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Juvenile Justice (Care & Protection of Children) Bill, 2014

The Juvenile Justice (Care and Protection of Children) Bill, 2014 was introduced in Lok Sabha on
August 12, 2014 by the Minister of Women and Child Development, Ms. Maneka Gandhi, to address crimes committed by juveniles, children in need of protection, their rehabilitation and adoption processes, etc. The Bill was referred to the Standing Committee on Human Resource Development (Chairperson: Dr. Satyanarayan Jatiya) on September 22, 2014. The Committee submitted its report on February 25, 2015. The Bill was passed by Lok Sabha on May 7, 2015.

A juvenile or child is a person less than 18 years of age. Under Section 82 of the Indian Penal Code, 1860, the minimum age at which any person can be charged for a crime is seven years. The Juvenile Justice (Care and Protection of Children) Act, 2000 addresses children who are in conflict with law and children in need of care and protection. The Act was brought in to adhere to the United Nations Convention on the Rights of the Child (UNCRC) which was ratified by India in 1992. As a signatory, India is required to undertake all appropriate measures to ensure the rights of children with regard to juvenile justice, care and protection, adoption, etc.

The Bill replaces the Juvenile Justice (Care and Protection of Children) Act, 2000. It addresses children in conflict with law and children in need of care and protection. The Bill permits juveniles between the ages of 16-18 years to be tried as adults for heinous offences. Also, any 16-18 year old, who commits a lesser, i.e., serious offence, may be tried as an adult only if he is apprehended after the age of 21 years.

Main Highlights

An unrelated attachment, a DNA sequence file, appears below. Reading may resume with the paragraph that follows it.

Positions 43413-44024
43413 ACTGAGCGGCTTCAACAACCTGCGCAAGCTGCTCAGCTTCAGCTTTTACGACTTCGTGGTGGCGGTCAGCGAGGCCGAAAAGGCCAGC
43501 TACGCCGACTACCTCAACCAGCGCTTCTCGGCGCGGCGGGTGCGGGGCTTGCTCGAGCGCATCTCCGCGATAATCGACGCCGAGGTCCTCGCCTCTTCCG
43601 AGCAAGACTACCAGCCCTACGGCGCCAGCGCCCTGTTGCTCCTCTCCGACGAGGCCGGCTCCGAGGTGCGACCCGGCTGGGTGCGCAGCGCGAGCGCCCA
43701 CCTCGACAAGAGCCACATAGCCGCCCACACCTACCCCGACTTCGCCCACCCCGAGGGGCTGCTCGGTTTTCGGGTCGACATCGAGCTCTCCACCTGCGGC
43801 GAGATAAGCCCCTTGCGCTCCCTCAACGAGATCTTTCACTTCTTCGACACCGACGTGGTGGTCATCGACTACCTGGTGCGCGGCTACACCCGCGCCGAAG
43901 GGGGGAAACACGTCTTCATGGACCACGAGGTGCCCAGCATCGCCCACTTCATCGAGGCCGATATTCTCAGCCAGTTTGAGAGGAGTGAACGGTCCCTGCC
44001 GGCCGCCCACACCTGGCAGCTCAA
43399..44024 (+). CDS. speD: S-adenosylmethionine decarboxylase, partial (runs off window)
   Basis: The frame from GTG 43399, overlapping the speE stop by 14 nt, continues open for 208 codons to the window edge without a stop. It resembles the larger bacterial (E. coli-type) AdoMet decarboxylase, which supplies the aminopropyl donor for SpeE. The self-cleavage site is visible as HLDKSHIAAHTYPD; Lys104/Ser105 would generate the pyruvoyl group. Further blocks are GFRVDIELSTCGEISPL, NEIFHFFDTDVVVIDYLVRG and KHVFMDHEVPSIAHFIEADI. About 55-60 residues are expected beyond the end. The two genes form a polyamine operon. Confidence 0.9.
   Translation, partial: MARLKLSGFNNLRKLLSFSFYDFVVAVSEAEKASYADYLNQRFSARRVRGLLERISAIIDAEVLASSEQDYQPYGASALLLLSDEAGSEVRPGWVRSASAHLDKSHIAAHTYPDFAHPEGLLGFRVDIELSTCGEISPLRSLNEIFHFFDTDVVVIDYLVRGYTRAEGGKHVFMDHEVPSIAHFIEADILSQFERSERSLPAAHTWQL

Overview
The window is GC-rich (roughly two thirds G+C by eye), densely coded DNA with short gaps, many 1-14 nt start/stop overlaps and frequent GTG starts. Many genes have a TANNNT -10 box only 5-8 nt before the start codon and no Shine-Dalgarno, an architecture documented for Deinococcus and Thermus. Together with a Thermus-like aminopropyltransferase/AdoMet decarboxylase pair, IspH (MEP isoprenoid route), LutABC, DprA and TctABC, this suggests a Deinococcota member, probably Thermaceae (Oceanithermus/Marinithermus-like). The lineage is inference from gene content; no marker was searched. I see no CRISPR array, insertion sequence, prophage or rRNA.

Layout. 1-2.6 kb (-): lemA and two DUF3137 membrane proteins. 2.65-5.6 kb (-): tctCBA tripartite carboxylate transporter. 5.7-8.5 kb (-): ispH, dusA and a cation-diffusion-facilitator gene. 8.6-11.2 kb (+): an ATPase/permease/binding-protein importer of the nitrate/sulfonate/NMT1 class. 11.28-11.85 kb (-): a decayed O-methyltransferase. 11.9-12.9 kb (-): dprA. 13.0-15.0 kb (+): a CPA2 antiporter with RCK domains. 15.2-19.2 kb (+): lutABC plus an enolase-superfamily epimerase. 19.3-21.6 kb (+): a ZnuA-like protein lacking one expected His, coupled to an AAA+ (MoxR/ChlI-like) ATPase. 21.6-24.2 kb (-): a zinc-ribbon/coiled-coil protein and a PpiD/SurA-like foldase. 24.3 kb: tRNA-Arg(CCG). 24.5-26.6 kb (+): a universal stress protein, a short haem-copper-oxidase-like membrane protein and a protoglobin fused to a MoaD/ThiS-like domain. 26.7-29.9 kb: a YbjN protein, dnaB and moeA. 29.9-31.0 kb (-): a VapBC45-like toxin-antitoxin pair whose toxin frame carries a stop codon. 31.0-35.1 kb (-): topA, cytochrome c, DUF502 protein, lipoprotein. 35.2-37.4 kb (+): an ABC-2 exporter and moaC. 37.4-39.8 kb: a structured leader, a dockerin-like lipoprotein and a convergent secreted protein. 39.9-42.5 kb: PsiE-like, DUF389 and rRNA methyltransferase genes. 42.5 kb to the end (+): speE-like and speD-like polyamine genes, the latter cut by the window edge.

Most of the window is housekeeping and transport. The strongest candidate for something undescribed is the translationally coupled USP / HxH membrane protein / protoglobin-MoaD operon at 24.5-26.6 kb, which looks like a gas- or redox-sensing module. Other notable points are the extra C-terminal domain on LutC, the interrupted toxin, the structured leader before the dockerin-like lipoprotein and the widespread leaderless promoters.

The Bill states that 16-18 year old juvenile offenders may be tried as adults in certain cases. The law needs to deter juveniles from committing heinous crimes and safeguard the rights of victims. For crimes like rape and murder it is hard to conceive that the juvenile is not aware of the consequences.
Child Welfare Committees (CWCs) will be constituted in each district to deal with children in need of care and protection. They will be composed of a chairperson and four other members who shall be experts on matters relating to children. At least one of the four members will be a woman.

A child who is found to be in need of care and protection shall be brought before a CWC within 24 hours. Subsequently, a Social Investigation Report is required to be prepared within 15 days. After assessing the report, the CWC may recommend that the child be sent to a children’s home or another facility for long term or temporary care, or declare the child as free for adoption or foster care.

The Central Adoption Resource Agency will frame regulations on adoption. These regulations will be implemented by state and district agencies. Prospective adoptive parents should be physically and financially sound. A single or divorced person may adopt a child. A single male may not adopt a girl child. The Bill also provides for inter-country adoption.

Institutions for child care having a valid registration under the 2000 Act will continue to be recognized. Other institutions are required to be registered within six months of this Bill coming into force. The registration is valid for five years and needs to be renewed. Inspection committees will inspect these institutions and registration may be cancelled if they do not meet the prescribed criteria.

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